Perfectos – The End Of The World (Again)

Perfectos EP cover

If you want to be overly simplistic about things, there are two ideologies in today’s world of independent rock music: There is the camp that thinks the best way to catch ears is by creating a unique sound as an artist using every experimental trick in the book.

Then there’s the camp that thinks all you need is a good, catchy song. That’s where Brenton Stanley, vocalist and guitarist of The Perfectos, falls.

Sure, he’s got organs and pianos backing his traditional rock three-piece foundation, but that’s where the bells and whistles end.

Brenton Stanley, singer, guitarist and songwriter for The Perfectos, is pictured here with an acoustic guitar. He said he begins writing every song with his guitar.

[box] The Perfectos’ new seven-song EP, “The End Of The World (Again) … and Other Assorted Tall Tales,” is a throwback to two decades at once — the ’60s, in which the synthesizer was a rarity; and the ’90s, when the entire rock music scene was rebelling against it.[/box]

Stanley is the group’s songwriter (it started as his solo project) as well as a third-year law student at the University of Louisville. He said he’s very influenced by artists from the early decades of rock, like The Beatles. Yet a lot of the songs, like the title track, sound like they’ve more in common with a decade nearer and dearer to our hearts: the 1990s.

Stanley said that’s not intentional, but a byproduct of growing up in that era. It came naturally into the sound, also fueled by drummer Kasey Rogers and bass player Ryan Rumsey.

The album kicks off with its title track, The End of the World (Again), a reference to Harold Camping’s false rapture prophecies from early 2011.  Stanley said the song, which features an upbeat swing rhythm topped off with some hard-hitting jabs at Camping, was inspired by a HuffPo article focusing on people who’d spent their life savings because of the pastor’s gospel.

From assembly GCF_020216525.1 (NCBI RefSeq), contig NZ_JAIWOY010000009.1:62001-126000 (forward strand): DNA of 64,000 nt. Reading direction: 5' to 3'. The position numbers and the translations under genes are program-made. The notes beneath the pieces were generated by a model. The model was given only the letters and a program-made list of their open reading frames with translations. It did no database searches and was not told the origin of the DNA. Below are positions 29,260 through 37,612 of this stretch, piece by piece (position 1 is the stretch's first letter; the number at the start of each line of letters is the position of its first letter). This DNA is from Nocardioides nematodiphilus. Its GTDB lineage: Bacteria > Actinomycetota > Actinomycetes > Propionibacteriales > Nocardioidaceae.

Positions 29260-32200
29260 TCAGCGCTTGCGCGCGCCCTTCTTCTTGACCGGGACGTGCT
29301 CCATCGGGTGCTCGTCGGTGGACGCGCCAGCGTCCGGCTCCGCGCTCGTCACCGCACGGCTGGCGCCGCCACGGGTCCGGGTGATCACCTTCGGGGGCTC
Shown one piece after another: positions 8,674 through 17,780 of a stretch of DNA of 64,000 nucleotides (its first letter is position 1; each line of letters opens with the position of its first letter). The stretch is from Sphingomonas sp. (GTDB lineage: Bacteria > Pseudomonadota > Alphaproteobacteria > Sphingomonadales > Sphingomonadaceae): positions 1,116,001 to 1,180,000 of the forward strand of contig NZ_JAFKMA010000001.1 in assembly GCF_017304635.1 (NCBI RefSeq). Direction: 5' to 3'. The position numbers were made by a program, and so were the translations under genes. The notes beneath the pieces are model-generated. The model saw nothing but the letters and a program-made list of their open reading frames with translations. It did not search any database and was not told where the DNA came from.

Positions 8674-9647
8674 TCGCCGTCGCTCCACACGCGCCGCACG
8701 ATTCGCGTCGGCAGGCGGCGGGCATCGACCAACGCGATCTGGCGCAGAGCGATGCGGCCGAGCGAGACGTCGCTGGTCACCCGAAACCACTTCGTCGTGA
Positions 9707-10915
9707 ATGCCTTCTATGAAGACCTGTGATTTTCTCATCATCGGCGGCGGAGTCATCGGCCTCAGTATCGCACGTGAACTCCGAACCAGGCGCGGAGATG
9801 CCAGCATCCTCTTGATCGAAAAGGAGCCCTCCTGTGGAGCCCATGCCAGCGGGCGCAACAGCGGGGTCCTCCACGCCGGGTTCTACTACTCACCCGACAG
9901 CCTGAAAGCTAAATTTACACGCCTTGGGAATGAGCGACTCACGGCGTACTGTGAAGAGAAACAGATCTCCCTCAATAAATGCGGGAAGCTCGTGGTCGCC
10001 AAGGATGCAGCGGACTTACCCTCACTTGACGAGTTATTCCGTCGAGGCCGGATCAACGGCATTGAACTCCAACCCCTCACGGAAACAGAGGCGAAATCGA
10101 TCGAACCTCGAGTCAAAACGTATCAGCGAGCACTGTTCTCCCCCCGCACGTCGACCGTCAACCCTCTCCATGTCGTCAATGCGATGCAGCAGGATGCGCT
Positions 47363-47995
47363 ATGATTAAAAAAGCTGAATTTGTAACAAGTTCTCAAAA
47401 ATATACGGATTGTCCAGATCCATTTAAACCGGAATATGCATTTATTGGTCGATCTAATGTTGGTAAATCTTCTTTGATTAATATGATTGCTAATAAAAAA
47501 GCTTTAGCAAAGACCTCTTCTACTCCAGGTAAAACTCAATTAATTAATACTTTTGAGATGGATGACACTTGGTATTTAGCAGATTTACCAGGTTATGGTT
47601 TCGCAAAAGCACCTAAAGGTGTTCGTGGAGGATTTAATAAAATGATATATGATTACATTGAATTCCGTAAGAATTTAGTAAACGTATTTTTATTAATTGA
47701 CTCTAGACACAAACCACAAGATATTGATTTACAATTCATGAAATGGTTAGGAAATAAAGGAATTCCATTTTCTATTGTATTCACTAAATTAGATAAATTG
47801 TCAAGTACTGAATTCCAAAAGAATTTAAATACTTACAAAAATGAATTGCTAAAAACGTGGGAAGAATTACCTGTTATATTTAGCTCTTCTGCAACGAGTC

The Perfectos – End Of The World (Again)

Stanley strikes out with lyrics like “He’s preaching the end of the world again/Cashing checks with a grin/Before we all (sin)?/Heed these words my friend/He’s gonna do you in/Cause he’s a a mad man preaching the end of the world again.”

While the lyrics might sound like Stanley’s trying to take a stand, he said that’s not the case. Instead, he’s just trying to tell a story.

If he ever is making a statement, it’s on his song A Drop In The Bucket. Though at first, it may sound like musings about the possibilities of life on another planet, the song eventually takes its political stance. What it’s really about, Stanley said, is global climate change and the environmentally destructive patterns of humanity.

He conjures images of the Gulf Oil Spill disaster when he ponders about his buddy on Mars.

“So I stare into the galaxy and I can’t help but wonderin’ is someone like me staring back at me/Has he taken better care? Is he breathing cleaner air? Or is he picking tar balls from his feet?”

The Perfectos – Drop In The Bucket

This album is a great listen. There’s not a song we’d say needs to be skipped over. Top to bottom, Stanley filled it with good, catchy songs with sing-along melodies and topics you can get behind.

Another song, Asleep and Dreaming, covers a situation pretty familiar to us young folk — sitting in college for years trying to earn the degrees that will make us bank — all the while piling up seemingly insurmountable debts in a down economy.

The Perfectos – Asleep And Dreaming

But at its heart, it’s an album filled with simple pop/rock tunes.

[box type="shadow"] “If you can’t sit down and play it on an acoustic guitar and make it sound decent, the song isn’t good enough,” Stanley says of the album’s style. [/box]

That’s where he starts. It starts with him writing songs on an acoustic guitar and then doing demo recordings of that before sending it to Rogers and Rumsey, neither of whom live near Louisville. So they pull a Postal Service. For this group of songs, they came together in July at Stanley’s parents’ house in Illinois, where they set up shop and laid down the tracks that eventually became the EP.

Stanley said the album took about four months to complete with keyboards to be added and mixing to be done between classes. But since it is done, what now?

Well, not a whole lot.

The Perfectos aren’t really a band so much as a side project. With a singer in law school and a drummer touring with other bands, it’s tough to hit the road. After Stanley finishes law school, they may do more live shows and cut a full-length record in a fully equipped studio.

But for now, the sound of The Perfectos is confined to the recordings they made in their house and assembled for this EP. And in our opinion, it sounds pretty damn good anyway.

Wet Paint Rating: B
The album may not be a revolution, but it’s filled top to bottom with good songs.

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